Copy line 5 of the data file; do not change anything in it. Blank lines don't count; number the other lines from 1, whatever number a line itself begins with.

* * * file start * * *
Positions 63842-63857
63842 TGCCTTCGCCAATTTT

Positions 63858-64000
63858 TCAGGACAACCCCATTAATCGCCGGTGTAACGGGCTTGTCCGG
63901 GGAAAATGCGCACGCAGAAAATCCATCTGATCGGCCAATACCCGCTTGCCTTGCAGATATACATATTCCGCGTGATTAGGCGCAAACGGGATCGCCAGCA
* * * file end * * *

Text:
63901 GGAAAATGCGCACGCAGAAAATCCATCTGATCGGCCAATACCCGCTTGCCTTGCAGATATACATATTCCGCGTGATTAGGCGCAAACGGGATCGCCAGCA